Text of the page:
Tag: High School

Recommended by Ricochet Members Created with Sketch. Which Christmas Carol Is Really a Krampus Carol?

 

We all have at least one Christmas song we truly despise. Some can’t stand “I Saw Momma Kissing Santa Claus” for bringing hints of adultery into the Yuletide Season. Others hate “Last Christmas” because it really makes no sense. (This year the protagonist is giving his or her heart to someone special? Surely this person thought last year’s heart recipient was special as well at the time.) I’ve never understood the hate for “Wonderful Christmastime” but surely anyone who had anything to do with the creation of “The Christmas Shoes” should only receive stocking coal for a lifetime.

The Christmas song I hate the most is one I hate for more personal reasons.

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I know it seems inexcusable now, but 1977 was another era. I deeply regret any pain I may have caused. I fully acknowledge my ignorance of other people’s truth. I will redouble my efforts to restore broken trust. Okay, now here’s what really happened. As a teen caught up in a frenzy of inspiration, I […]

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Business leaders, educators, and nonprofit donors across the country are intensifying efforts to revamp career and technical education in the United States. Recently, City Journal convened a panel of experts to talk about how these efforts can be applied in American high schools. Fixing America’s crisis of long-term, persistent joblessness will also require major upgrades to K-12 education, where big spending increases […]

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Recommended by Ricochet Members Created with Sketch. The Real Fallout from Weinstein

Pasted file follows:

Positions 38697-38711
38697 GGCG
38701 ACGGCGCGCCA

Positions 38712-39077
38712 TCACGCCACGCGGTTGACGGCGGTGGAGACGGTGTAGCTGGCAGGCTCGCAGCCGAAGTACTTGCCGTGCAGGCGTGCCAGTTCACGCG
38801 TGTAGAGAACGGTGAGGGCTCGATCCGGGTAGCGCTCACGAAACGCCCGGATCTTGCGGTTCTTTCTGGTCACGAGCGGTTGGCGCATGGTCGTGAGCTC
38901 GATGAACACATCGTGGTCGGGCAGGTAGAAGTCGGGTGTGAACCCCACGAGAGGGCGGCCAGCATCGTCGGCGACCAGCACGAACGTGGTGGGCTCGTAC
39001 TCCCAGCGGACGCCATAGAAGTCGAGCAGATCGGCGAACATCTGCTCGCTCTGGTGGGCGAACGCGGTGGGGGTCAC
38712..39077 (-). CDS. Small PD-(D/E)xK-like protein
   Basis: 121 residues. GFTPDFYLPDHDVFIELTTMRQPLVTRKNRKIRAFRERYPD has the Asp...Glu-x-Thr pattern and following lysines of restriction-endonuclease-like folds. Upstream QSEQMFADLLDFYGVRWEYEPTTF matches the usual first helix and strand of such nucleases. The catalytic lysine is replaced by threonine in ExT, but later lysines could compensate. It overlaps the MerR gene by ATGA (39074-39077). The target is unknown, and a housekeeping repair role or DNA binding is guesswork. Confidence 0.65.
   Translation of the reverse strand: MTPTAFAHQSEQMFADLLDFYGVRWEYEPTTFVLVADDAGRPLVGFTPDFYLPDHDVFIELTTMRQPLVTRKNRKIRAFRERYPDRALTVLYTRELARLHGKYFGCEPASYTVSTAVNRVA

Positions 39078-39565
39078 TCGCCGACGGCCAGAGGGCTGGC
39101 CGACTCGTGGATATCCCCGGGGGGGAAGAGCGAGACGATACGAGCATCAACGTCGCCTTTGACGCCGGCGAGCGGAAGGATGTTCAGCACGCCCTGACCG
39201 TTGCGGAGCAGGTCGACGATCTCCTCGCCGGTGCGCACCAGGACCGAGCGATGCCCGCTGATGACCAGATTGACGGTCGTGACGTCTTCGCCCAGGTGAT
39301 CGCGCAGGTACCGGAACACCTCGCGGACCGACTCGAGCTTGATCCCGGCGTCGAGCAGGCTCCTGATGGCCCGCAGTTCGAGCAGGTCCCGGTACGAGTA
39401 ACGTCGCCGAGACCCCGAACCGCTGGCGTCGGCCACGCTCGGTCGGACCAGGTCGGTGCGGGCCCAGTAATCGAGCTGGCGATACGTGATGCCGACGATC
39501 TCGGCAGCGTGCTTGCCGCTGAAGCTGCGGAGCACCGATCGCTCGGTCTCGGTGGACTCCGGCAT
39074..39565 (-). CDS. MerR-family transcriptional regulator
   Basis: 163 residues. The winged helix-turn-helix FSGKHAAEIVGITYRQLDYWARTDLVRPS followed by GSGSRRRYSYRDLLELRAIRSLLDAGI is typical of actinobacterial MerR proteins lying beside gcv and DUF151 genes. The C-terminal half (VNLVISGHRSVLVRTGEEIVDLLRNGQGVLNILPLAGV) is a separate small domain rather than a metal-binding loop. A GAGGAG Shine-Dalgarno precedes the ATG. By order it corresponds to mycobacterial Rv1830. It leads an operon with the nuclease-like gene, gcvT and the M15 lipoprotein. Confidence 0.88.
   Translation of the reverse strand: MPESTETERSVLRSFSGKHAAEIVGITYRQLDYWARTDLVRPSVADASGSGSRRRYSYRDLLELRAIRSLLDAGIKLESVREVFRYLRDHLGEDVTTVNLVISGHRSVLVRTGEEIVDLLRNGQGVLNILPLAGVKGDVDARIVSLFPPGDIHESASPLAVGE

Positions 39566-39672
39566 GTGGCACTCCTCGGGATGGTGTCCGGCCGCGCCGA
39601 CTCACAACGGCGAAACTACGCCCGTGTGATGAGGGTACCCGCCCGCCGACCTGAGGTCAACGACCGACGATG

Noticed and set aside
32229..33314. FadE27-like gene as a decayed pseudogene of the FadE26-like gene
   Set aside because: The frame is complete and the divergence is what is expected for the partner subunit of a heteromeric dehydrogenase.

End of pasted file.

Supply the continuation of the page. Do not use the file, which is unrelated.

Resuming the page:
Set aside the revulsion or shock over what Weinstein did. Set aside too the anger over the hypocrisy of those who knew of what he did and let him get away with it anyway. Instead, spare a thought for those whom Weinstein damaged without ever meeting them. I speak of the very youth of America who will ultimately bear the brunt of the punishment for the fools and power brokers who ever have covered for the creeps among the powerful.

The system that allowed Weinstein to flourish will likely remain unchanged, as the powerful will ever and always be protected and shielded until the dam breaks, while the national outrage instead ever further confuses and separates the relations between men and women, leaving honest and decent young men confused and afraid, and honest and decent young women even more unprotected against offense.

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Recorded on July 24, 2017 With schools in session across the country, Hoover senior fellow Paul Peterson details this year’s survey of American education by Education Next. Among the more notable results: teachers are wary of their colleagues’ performance; parents are increasingly dissatisfied with charter schools. Like Area 45? Please rate, review, and subscribe now! […]